Message 1 of 7
Sorry if my title doesnt fully describe my question, or the following ramble!.
There are many products, (car/bike bodywork) where surfaces seem to seamlessly blend into one another another tangentaly?
A reasonable example is here
I have done this kind of thing before but it seems like so much effort, worse still they hardly ever shell.
Has anyone any tips on tools or teechniques to use in VX?
Message 2 of 7
Message 3 of 7
Has anyone any tips on tools or techniques to use in VX?
I see so many products where surfaces blend near perfectly into each other.
Eg, there apears to be a surface underneath another, and when the top surface has a cutout into it the revealed lower surface blends into the upper one.
Message 4 of 7
There is a technique that I use in SolidWorks with the Fill Surface command (similar to the VX n sided patch surface). The technique is to cut away a square or 4 sided hole where the nasty intersections take place then use the Fill Surface with G2 continuity to fill it. Give a perfect fade out in many situations. I have attempted this in VX but it never quite works the way I expect. This link is to a page of SolidWorks tutorials done by Ed Eaton of the Dimonte Group in the USA who are industrial designers/moulders/toolmakers. Ed does a presentation at SolidWorks World every year on surfacing and comes froma very production based background. Although the techniques detail SolidWorks workflows the actual techniques can be applied to most 3D systems - certainly Rhino and VX - just a question of finding the corresponding tool. Maybe Chris or one of the other VX gurus could take a look and give recommendations as to VX tools?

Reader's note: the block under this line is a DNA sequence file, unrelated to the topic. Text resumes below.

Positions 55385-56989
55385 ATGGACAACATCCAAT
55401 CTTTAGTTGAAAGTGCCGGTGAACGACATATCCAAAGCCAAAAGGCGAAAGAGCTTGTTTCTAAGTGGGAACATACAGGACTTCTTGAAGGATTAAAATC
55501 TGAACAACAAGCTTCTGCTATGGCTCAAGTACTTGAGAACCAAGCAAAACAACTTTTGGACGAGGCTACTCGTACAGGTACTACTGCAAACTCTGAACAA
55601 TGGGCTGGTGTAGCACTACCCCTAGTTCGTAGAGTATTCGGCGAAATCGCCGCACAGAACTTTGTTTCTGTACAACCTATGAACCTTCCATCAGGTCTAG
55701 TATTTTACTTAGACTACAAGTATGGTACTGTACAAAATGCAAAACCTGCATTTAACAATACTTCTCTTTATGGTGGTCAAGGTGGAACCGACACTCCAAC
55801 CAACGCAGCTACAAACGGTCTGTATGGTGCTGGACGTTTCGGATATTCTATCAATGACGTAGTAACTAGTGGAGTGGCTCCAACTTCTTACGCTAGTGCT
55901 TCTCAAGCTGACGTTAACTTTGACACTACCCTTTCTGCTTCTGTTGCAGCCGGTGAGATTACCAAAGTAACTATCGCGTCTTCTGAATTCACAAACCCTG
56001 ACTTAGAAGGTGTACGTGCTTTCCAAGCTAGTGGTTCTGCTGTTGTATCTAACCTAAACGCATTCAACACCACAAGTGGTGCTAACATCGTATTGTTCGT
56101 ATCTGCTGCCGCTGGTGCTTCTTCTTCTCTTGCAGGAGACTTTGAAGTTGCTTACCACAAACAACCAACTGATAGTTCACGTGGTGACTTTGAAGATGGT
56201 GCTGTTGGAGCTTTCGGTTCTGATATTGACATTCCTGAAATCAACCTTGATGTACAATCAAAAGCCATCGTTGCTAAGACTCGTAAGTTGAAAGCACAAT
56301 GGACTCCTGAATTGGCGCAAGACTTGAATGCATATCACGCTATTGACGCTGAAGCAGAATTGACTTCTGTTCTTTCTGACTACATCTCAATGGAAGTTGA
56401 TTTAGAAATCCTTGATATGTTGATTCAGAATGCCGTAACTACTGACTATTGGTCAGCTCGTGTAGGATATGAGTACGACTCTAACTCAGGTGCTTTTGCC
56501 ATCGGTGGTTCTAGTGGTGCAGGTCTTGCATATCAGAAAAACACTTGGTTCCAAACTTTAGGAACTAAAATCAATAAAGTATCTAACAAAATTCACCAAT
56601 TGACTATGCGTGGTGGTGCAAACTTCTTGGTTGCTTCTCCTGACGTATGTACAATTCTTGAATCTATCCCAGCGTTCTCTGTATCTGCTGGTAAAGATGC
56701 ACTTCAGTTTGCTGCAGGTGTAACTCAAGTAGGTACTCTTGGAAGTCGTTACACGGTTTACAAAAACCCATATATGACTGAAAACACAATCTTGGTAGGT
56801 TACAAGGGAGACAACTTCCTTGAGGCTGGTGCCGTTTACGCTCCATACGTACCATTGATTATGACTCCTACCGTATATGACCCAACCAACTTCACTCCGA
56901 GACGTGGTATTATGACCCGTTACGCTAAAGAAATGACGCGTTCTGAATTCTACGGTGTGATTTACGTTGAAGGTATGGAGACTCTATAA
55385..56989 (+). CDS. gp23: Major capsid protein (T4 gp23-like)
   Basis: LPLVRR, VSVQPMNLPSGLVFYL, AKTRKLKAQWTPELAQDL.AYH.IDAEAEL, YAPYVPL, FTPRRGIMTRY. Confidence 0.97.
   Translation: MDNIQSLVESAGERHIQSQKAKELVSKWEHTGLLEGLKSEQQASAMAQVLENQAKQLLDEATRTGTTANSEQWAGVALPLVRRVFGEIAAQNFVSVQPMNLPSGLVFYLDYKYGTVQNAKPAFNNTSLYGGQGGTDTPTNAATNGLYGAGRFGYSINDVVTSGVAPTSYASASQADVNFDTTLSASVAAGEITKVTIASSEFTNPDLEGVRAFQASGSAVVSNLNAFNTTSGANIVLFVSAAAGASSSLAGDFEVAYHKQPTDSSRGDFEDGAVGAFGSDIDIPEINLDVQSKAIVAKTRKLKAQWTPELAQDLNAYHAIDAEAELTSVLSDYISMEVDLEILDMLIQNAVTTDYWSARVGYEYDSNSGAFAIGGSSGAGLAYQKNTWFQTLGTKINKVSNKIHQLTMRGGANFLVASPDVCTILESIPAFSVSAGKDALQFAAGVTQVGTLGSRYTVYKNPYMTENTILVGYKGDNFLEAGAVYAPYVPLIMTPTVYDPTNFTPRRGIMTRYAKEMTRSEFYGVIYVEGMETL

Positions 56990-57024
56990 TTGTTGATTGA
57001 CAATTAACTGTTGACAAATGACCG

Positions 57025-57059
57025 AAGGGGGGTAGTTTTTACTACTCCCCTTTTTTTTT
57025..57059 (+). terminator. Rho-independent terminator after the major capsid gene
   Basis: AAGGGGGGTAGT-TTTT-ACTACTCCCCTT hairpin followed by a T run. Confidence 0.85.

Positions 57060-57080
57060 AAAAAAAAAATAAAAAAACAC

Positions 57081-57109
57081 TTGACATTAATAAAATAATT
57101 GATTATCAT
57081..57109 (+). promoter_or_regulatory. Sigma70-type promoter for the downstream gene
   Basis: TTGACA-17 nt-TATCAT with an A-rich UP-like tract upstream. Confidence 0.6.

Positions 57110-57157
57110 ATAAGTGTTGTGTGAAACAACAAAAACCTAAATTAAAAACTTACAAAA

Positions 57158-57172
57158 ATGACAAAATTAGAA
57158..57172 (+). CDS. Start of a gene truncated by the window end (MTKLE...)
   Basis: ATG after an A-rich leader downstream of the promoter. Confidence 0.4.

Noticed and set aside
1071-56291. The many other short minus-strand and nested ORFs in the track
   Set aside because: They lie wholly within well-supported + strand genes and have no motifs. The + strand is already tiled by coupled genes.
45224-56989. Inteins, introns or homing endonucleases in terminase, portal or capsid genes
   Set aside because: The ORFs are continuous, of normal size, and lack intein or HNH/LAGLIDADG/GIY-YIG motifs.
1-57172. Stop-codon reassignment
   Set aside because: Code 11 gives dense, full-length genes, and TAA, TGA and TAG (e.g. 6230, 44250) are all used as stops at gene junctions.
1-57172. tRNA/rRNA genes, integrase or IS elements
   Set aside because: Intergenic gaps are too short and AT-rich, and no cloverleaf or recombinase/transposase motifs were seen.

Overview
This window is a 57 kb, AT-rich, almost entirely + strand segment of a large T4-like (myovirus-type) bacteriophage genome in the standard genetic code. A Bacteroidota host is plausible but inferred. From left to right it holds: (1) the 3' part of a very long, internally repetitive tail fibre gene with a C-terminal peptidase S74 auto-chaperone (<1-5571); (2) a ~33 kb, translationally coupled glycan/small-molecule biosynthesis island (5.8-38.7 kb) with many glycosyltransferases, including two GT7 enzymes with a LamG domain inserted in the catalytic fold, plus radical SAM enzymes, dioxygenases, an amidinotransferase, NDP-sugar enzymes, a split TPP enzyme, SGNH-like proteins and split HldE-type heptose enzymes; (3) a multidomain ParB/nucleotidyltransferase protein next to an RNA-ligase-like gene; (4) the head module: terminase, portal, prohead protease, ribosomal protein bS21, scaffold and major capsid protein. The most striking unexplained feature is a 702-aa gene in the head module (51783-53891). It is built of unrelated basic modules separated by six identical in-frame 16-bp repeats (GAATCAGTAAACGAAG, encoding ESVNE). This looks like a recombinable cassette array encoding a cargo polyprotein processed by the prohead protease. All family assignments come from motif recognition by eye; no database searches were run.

Message 5 of 7
I believe I met you at the last UK users meeting!?!!
I need some time to play.
Time isnt what I have got just now.
My usual gripe with software modelling we buy into is that there are compromises.
If I hand modelled an idea design in clay and could not recreate it in CAD, (VX), then the limitation of my design is not my imagination or creativity, it would be the software, (or the ability of the user/experience).
Add to that time constraints, worse now than ever and you see why sharing information may help.
"Maybe Chris or one of the other VX gurus could take a look and give recommendations as to VX tools?"
That would be extra help and appreciated if available.
Message 6 of 7
Message 7 of 7
Considering the helmet is only an example to demonstrate the desired modelling, my comment:
Due to the gloss render you can see how well or otherwise the blend is by observing the light lines.
On close inspection it seems there is a crease that is well beyond what seems is required. Looks like the sort of issue you are alluding to.
I'd be a surprised if VX couldn't do as good or better.
Just how, off course, is the question.
Now if I some one wants to throw a model together and post it... aaah the time.